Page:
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4.3 out of 5 stars
4.3 out of 5 stars
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on 18 May 2013
I'd heard a lot of reviews of this album which repeatedly stated 2 things:
1. It's not as good as 'Opus'.
2. It suffered from a terrible over compressed 'brick wall' mastering process (producing a loud sound but with audible digital distortion and loss of nearly all dynamics)

To the first point, I have to be controversial and say I actual prefer this album to their first!
I guess it depends what you like about Ghost's sound as to which you would prefer. People seem to spend FAR TO MUCH time deciding how 'metal' something is as a level of quality. I personally find that to judge Ghost on how 'metal' they are is to completely miss the point. Ghost are a refreshing escape from the factory line rotation of formulaic metal 'products' around. They exist on their own as a unique and brilliant oddity. (Until, that is all the inevitable clone bands start emerging on the back of their success ;)

Anyway.. Point 2.
It sounds better on vinyl!!!
That sounds like a typically hipster, audiophile bore thing to say, but it's true.
Forget for a minute the constant debate of whether vinyl generally sounds 'warmer' or has more 'soul' than digital, there is in this case another important factor.
It's mentioned in reviews everywhere that this album has suffered what's become known as a 'Death Magnetic' master, where in an effort to make the record sound as loud as possible, all the dynamics and 'life' has been squashed out of it leaving a distorted chunk of a sound.
So why is the vinyl version going to be any better?
Because the physical 'limitations' of vinyl, when done properly, music has to mastered to a completely different standard than digital. Mastering engineers who know what they're doing have to approach a vinyl master in a different way and are forced to leave far more 'headroom' for the intended dynamics of the original recording to shine through. Also because vinyl records are unlikely to be played on radio, tv or online playlists, they don't have the same need to compete in a 'loudness war' with other releases.

So if you are going to buy this album and have a record deck around the place, do yourself a favour and get it on vinyl. Not coz it's cooler (obviously it is though ;) but because it really does sound better!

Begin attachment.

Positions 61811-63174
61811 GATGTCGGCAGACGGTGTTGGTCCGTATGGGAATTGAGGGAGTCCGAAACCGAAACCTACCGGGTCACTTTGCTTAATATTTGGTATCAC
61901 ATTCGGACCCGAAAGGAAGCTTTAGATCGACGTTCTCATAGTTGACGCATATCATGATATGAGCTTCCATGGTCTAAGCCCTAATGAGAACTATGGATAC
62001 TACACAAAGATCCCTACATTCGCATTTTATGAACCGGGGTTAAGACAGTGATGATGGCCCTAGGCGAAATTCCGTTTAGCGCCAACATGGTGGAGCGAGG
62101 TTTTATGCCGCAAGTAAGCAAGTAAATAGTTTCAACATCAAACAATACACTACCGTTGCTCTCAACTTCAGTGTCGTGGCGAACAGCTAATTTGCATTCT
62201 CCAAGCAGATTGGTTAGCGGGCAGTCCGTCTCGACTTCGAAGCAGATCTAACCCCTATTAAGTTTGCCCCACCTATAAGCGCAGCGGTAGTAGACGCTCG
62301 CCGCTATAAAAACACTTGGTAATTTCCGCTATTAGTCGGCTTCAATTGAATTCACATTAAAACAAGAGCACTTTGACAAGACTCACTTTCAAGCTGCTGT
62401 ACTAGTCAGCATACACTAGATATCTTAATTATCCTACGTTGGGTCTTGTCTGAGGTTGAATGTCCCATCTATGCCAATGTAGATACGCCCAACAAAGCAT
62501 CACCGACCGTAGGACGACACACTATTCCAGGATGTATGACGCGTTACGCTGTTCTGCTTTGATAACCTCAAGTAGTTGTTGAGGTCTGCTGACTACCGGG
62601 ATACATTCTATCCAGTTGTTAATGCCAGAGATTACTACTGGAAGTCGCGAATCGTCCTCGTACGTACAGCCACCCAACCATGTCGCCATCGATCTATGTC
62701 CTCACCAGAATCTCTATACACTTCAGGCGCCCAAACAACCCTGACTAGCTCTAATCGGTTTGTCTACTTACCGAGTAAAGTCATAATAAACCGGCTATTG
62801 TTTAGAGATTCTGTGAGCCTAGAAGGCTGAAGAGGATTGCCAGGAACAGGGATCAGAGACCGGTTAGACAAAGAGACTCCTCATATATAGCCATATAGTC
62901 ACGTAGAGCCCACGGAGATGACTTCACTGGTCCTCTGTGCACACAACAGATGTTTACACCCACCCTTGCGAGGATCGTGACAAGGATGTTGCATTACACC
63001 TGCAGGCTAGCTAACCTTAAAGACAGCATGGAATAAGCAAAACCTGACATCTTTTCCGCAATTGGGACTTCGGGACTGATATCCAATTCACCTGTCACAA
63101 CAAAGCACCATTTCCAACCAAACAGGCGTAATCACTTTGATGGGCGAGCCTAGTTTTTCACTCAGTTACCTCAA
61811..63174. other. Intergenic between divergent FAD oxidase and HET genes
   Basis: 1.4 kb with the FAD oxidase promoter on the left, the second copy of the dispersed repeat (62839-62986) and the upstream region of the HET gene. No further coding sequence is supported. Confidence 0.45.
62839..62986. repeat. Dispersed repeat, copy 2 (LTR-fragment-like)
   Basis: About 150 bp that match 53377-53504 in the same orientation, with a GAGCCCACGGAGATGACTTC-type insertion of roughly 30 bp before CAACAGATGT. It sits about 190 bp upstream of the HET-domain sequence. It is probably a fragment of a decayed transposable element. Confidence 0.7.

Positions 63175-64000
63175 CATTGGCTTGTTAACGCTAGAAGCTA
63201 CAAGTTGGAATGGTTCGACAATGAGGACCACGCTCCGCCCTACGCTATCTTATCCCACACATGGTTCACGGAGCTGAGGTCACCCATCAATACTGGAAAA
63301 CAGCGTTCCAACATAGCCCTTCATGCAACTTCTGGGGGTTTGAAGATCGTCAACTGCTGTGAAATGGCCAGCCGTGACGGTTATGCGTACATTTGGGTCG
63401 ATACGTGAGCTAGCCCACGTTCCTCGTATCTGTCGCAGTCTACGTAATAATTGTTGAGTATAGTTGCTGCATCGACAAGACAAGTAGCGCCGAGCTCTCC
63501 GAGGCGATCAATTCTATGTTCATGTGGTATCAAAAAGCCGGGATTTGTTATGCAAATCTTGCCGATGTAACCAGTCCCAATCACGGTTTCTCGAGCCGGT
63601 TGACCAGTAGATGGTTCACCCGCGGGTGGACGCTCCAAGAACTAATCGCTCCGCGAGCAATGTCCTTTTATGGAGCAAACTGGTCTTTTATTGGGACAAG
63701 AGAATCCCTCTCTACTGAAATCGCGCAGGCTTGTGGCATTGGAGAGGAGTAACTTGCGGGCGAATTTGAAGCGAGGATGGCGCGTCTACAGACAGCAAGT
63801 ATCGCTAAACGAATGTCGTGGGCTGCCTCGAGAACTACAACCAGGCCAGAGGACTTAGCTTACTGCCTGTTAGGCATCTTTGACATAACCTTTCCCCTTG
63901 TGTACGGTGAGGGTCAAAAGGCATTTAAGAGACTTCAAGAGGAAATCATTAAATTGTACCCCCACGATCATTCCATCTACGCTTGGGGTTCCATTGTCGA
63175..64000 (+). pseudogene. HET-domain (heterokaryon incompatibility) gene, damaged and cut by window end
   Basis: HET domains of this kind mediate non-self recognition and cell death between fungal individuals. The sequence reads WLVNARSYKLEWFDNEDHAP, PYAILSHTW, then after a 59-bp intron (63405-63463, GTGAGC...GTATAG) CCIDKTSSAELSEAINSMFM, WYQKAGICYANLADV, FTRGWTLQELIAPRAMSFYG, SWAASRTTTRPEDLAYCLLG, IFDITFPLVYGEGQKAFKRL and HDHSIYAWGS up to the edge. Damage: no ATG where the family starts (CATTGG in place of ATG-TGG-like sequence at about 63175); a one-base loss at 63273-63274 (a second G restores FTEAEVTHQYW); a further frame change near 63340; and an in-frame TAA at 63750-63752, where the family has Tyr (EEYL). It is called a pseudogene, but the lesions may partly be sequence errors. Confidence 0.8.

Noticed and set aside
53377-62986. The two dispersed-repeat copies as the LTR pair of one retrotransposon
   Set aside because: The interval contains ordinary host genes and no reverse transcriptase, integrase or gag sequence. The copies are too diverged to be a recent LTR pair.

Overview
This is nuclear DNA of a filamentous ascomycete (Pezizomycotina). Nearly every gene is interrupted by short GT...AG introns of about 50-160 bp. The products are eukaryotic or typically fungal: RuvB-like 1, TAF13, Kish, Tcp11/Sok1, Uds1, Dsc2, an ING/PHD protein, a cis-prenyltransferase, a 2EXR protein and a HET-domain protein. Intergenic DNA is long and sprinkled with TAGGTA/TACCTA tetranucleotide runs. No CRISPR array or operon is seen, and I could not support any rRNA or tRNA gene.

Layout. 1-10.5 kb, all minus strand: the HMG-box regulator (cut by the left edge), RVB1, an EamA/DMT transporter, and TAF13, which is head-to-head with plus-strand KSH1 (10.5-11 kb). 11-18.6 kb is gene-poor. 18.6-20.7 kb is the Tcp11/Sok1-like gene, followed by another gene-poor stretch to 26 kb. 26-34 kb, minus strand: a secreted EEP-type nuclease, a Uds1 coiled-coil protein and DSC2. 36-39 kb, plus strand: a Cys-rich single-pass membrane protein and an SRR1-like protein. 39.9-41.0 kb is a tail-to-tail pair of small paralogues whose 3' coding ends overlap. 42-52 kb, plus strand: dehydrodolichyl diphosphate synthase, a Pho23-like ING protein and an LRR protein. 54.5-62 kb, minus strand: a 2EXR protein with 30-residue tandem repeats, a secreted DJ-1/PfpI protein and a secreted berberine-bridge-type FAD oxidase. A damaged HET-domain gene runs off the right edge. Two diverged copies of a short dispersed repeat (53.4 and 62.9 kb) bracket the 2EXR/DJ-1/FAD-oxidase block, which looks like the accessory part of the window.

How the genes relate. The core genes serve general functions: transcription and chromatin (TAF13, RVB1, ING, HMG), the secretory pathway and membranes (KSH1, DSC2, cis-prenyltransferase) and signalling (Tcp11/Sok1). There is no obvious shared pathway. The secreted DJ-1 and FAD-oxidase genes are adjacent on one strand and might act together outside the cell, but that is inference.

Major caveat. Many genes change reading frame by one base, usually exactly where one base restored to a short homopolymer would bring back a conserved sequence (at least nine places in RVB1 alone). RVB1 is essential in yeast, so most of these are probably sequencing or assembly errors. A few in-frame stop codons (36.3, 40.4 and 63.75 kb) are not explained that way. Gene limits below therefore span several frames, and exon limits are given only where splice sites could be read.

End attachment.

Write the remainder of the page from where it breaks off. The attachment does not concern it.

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on 31 August 2013
If satanic zombie-popes with hooded 'nameless ghouls' are your thing, then Ghost definitely is.
Not for the religious or god-fearing.
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on 17 April 2013
Having liked the band since Opus came out I was looking forward to this release with mixed emotions. Would the major label and 'buzz band' status ruin it all? Mostly the answer is no although I don't think this release is as good as, or will have the longevity of Opus it has an immediate and very self aware commercial sound drenched in keyboards with a lot more pop sensibility than I would have expected. There are some very strong tracks here with some really nice retro touches and a nod towards the lush sounds and songwriting of many classic rock (and pop) bands. Opus was a lean, clean, simple rock album with absolutely no filler which certainly can't be said of Infestissumam. There is a major dip in the latter half (especially Body and Blood / Idolatrine) and some songs outstay their welcome just a little too long and are little too repetitive. On the whole it's a great listen but one which I can't see myself returning to as much as I did with Opus.

And now to my main gripe and the reason I've decided to write this review - the mastering. I've only heard the CD version which I own (UK version) and I have to say that on decent headphones this thing is practically unlistenable. It would seem that Ghost are another victim of the ridiculous loudness war which sees many modern releases destroyed by being pushed too far at the mastering stage. This one isn't as bad as the notorious Death Magnetic with much less clipping audible but the lower frequencies are pushed to the point of almost booming distortion at points. I won't listen to this on headphones again and as that's how I listen to most of my music it's a shame (I couldn't even get though the whole album with phones). This CD will now live in the glovebox of my car where the horrible mastering won't be as evident. A real shame because I think Ghost probably recorded a great sounding record before it was committed to CD - hopefully a remaster will appear down the line...
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on 16 April 2013
I suspect any poor reviews on Amazon would focus around Ghost's sound straying away from the traditional ingredients of the heavy metal genre, but to those who are disappointed about Ghost's lack of actual heavy metal, I say this: Ghost is not, and has never been a heavy metal band. Doubtless too, the listener will find constant references to Blue Oyster Cult or Mercyful Fate, but Ghost musically has far more in common with The Beatles and harmonies of The Beach Boys, combined with the theatrical zeal of KISS; 'Infestissumam' straight up is a great - nay astounding - good time stadium-esque rock and roll(er coaster) from start to finish.